In a hot pot, start with a little extra-virgin olive oil and sauté shallot until soft. Add the rice and stir for 30 seconds. Add you coconut milk and water with a pinch of salt. Bring to a boil, turn heat down to low and cover. Stir occasionally until rice becomes soft. When rice is soft, remove cover and fold in butter. Season to taste

Braised Mushroom
2lbs. Fresh Shitake Mushroom
¼ lb. Butter
3 stems Fresh Thyme
Salt and Pepper

Trim stem off mushroom and put in oven proof baking dish. Cut butter into smaller cubes and add to mushroom. Add thyme, salt and pepper. Cover with water just to top of mushroom. Place in oven uncovered for 30-40 minutes (or until mushroom is soft). Be sure to stir every 10 minutes. Remove from oven and pour off liquid just enough to keep mushroom moist. Check for seasoning.

Ginger Coconut Sauce
14 oz. can of coconut milk
¼ C. Heavy Cream
1 knob of Ginger (chopped)
1 Jalapeno Pepper (chopped, seeds removed)
¼ C. Sugar

Add all ingredients in a pan and bring to boil. Turn down to simmer and reduce until thickened.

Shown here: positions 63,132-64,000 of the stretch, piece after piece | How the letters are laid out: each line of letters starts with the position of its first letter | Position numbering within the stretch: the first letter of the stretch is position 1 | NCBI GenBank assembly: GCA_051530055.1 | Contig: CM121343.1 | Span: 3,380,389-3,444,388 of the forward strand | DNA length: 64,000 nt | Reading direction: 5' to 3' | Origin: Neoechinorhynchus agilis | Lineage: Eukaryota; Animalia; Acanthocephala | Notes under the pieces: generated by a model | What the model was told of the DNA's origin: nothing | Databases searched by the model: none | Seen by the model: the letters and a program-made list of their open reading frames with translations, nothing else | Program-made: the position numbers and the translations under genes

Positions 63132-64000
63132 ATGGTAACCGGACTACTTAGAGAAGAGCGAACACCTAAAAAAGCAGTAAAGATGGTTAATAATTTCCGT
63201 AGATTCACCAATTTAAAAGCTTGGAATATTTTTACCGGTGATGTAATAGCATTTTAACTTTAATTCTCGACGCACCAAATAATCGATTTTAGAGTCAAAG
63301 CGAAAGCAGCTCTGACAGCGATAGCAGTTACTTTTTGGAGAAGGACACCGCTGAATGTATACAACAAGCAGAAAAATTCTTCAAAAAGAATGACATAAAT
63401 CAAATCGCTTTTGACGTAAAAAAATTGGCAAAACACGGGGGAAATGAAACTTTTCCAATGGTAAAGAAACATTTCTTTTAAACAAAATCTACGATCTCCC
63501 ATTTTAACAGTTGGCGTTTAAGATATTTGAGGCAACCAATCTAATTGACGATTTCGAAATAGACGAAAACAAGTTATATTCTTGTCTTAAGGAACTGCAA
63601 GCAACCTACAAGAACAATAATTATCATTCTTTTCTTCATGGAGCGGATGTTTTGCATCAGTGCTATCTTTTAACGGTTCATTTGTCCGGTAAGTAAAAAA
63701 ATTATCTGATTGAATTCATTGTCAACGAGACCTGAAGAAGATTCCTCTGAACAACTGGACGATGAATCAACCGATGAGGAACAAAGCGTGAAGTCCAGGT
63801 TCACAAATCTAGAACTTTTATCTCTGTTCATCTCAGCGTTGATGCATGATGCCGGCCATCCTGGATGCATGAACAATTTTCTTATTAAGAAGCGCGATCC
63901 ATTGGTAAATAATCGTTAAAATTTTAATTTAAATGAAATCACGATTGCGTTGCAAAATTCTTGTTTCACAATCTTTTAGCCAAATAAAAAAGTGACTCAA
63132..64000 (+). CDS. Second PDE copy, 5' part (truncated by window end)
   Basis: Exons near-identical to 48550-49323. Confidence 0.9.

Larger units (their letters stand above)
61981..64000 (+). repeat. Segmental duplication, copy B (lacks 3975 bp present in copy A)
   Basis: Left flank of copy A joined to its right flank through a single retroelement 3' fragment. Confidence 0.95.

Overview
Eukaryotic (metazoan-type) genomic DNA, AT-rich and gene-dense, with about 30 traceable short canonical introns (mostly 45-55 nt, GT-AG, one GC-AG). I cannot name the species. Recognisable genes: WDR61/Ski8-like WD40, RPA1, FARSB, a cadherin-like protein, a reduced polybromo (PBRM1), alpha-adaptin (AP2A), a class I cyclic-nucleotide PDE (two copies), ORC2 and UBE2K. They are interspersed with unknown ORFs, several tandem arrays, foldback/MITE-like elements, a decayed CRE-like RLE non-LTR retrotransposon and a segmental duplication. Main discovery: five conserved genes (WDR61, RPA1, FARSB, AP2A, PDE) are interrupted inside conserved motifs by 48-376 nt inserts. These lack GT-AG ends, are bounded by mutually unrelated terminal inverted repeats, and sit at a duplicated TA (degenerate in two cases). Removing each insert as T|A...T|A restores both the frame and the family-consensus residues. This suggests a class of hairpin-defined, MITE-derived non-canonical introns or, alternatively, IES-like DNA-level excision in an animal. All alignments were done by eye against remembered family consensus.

Plating
Place 4 small spoons of rice in a row on plate. Next, place 4 small spoons of spinach of top of rice. Then the same with the mushroom. Top with scallops and drizzle sauce around plate. Finish with a light drizzle of extra-virgin olive oil on top of scallop.

Taste Chef Brad’s cooking at:
Harbor Beach Marriott Resort and Spa
3030 Holiday Dr.
Fort Lauderdale, FL 33316
Reservations & Information: (954) 847-4770

Chef Brad will be our featured Chef on the cover of our Fall Catalog due to be mailed in September. Get your Free Chef Uniforms Catalog now.

If you are a Chef and would like to contribute to this blog with an article, interview, or experience, or be featured in our next Catalog, please contact us through the comments section below. We look forward to working with you.

This interview was provided exclusively by www.chefuniforms.com.

For a great selection of chef uniforms including discount chef coats, chef pants, non slip shoes, aprons and more please visit http://www.chefuniforms.com.